Author Topic: Tell me about ibonds  (Read 5236 times)

HopetoFIRE

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Tell me about ibonds
« on: September 20, 2014, 11:01:26 AM »
I am looking for a place to put our cash that would earn us higher than our Capital One savings account.  Someone has mentioned ibonds to me before and it seems like an interesting idea.  I just want to make sure that it's a good choice for us before plopping down $20k into it.  Our goal by retirement (7-10 years) is to have about 3 years worth of expenses in cash.  Our expenses do run on the higher side, so the cash volume would be higher.  So, we are currently keeping $100k in our higher-interest savings account as an emergency fund (maybe less, not sure yet) and plan on purchasing $20k worth of ibonds per year for the next 5-7 years. 

So, what I know about ibonds so far... the interest rate you look at is the composite rate, you can defer taxes until you redeem the bonds, you have to keep for at least 5 years if you don't want to lose part of your interest.  The deferment of taxes is appealing to me since we can redeem them when our tax bracket is much lower.  Would this be a good option for us if we plan on keeping 3 years of expenses on hand as cash vs dumping a large amount of money into our savings account?  What other options do you suggest?

Argyle

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Re: Tell me about ibonds
« Reply #1 on: September 20, 2014, 11:15:05 AM »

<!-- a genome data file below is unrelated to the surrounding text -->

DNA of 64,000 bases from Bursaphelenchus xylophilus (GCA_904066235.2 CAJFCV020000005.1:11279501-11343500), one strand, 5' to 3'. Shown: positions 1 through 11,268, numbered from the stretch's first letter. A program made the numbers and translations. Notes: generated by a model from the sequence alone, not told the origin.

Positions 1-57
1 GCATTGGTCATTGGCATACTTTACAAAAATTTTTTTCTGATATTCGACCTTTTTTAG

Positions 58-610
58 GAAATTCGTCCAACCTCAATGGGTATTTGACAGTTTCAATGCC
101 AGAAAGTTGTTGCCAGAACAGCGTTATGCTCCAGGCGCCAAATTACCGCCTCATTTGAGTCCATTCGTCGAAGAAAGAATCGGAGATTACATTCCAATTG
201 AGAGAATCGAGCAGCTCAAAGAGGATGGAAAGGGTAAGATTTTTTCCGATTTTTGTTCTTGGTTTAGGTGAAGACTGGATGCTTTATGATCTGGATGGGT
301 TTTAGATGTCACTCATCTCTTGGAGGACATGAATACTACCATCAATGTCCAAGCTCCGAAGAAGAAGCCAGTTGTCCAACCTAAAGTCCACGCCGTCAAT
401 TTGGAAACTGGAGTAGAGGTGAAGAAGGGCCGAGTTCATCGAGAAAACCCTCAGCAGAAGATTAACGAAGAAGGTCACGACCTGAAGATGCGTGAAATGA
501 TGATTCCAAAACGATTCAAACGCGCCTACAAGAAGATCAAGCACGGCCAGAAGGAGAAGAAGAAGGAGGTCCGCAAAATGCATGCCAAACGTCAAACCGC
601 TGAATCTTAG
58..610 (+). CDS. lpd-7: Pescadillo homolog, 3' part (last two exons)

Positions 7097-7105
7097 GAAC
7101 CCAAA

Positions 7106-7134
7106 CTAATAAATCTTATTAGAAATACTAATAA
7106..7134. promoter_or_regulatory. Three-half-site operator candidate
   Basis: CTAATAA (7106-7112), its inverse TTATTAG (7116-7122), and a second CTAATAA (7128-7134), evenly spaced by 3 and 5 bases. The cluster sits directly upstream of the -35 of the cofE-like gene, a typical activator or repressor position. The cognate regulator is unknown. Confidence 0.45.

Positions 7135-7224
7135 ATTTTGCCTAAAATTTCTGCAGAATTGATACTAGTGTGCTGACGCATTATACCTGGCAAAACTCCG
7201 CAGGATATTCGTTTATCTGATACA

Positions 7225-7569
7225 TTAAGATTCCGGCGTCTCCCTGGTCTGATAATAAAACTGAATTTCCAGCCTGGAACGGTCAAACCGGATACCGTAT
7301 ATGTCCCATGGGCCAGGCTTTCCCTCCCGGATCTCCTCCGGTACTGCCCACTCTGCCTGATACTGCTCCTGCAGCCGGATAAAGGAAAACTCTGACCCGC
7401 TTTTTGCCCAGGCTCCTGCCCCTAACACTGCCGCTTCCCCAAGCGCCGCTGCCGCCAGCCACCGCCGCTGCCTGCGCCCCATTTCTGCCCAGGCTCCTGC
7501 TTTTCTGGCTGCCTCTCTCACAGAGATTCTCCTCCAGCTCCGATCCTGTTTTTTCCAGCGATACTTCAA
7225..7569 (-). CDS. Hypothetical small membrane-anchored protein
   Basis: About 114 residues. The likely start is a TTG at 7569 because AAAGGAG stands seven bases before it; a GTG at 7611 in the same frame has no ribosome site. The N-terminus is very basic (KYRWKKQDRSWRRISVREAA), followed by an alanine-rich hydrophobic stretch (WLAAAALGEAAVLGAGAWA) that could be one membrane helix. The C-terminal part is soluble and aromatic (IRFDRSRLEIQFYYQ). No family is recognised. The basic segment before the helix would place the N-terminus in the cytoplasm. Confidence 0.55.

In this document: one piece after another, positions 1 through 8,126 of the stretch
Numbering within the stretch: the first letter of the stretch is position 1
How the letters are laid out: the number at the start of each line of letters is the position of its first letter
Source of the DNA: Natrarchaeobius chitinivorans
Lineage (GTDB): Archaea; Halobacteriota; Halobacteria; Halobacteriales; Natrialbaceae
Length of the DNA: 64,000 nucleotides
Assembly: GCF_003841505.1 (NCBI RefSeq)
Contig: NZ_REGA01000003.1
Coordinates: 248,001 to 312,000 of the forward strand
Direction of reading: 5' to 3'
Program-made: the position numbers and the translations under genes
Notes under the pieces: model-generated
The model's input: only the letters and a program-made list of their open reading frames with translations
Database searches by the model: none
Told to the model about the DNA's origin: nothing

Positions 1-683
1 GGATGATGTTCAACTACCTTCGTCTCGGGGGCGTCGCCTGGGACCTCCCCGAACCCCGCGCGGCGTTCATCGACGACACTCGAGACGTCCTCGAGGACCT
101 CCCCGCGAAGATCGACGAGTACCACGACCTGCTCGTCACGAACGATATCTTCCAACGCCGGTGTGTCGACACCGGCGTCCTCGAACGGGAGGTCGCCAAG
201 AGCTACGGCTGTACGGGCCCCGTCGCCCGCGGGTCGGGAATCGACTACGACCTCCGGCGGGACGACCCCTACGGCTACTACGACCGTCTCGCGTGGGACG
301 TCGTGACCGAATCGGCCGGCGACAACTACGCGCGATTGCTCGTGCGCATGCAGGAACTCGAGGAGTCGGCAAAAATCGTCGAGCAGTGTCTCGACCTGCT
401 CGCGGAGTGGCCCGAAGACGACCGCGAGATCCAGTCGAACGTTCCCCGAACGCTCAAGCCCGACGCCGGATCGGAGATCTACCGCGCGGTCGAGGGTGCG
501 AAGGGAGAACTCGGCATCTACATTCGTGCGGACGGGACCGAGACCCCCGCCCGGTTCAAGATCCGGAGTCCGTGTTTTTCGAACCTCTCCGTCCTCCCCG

That's $10,000 per person per year?  Because that's the limit on I Bonds (http://www.treasurydirect.gov/indiv/research/articles/res_invest_articles_purchaselimits_0406.htm).  (Electronic bonds.  You can buy paper I bonds up to $5000 from IRS refunds.)

Note if you do purchase them, you can do so with a frequent-flyer or rewards credit card and get a nice compensation while saving the money.

So the deal is that this is money you wouldn't be needing for 7-10 years?

wtjbatman

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Re: Tell me about ibonds
« Reply #2 on: September 20, 2014, 11:27:41 AM »
You should try reading Rational Expectations by William Bernstein (free with Kindle Unlimited) for ideas on an appropriate portfolio for those nearing or in retirement. Think utilizing TIPS/Short Term Bonds/CD laddering for money you will need within the next 5 years. Better growth/inflation protection than a savings account, but not nearly the risk of equities.

FiveSigmas

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Re: Tell me about ibonds